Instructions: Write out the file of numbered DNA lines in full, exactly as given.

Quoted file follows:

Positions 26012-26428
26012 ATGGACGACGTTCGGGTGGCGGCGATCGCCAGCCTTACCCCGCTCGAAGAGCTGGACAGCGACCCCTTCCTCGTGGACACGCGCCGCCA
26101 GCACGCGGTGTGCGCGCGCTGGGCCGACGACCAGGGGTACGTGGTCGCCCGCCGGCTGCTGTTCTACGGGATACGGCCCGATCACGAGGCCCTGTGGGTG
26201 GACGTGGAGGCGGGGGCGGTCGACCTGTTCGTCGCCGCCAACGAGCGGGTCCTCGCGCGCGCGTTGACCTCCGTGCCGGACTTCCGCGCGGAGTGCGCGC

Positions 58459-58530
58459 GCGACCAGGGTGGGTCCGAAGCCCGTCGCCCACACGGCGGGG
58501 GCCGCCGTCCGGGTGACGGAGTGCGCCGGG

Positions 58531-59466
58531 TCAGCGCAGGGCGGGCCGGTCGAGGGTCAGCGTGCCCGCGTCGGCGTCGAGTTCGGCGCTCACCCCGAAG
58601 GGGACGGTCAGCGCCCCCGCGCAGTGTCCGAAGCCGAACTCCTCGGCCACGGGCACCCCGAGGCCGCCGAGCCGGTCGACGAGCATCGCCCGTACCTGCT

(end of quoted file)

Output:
Positions 26012-26428
26012 ATGGACGACGTTCGGGTGGCGGCGATCGCCAGCCTTACCCCGCTCGAAGAGCTGGACAGCGACCCCTTCCTCGTGGACACGCGCCGCCA
26101 GCACGCGGTGTGCGCGCGCTGGGCCGACGACCAGGGGTACGTGGTCGCCCGCCGGCTGCTGTTCTACGGGATACGGCCCGATCACGAGGCCCTGTGGGTG
26201 GACGTGGAGGCGGGGGCGGTCGACCTGTTCGTCGCCGCCAACGAGCGGGTCCTCGCGCGCGCGTTGACCTCCGTGCCGGACTTCCGCGCGGAGTGCGCGC

Positions 58459-58530
58459 GCGACCAGGGTGGGTCCGAAGCCCGTCGCCCACACGGCGGGG
58501 GCCGCCGTCCGGGTGACGGAGTGCGCCGGG

Positions 58531-59466
58531 TCAGCGCAGGGCGGGCCGGTCGAGGGTCAGCGTGCCCGCGTCGGCGTCGAGTTCGGCGCTCACCCCGAAG
58601 GGGACGGTCAGCGCCCCCGCGCAGTGTCCGAAGCCGAACTCCTCGGCCACGGGCACCCCGAGGCCGCCGAGCCGGTCGACGAGCATCGCCCGTACCTGCT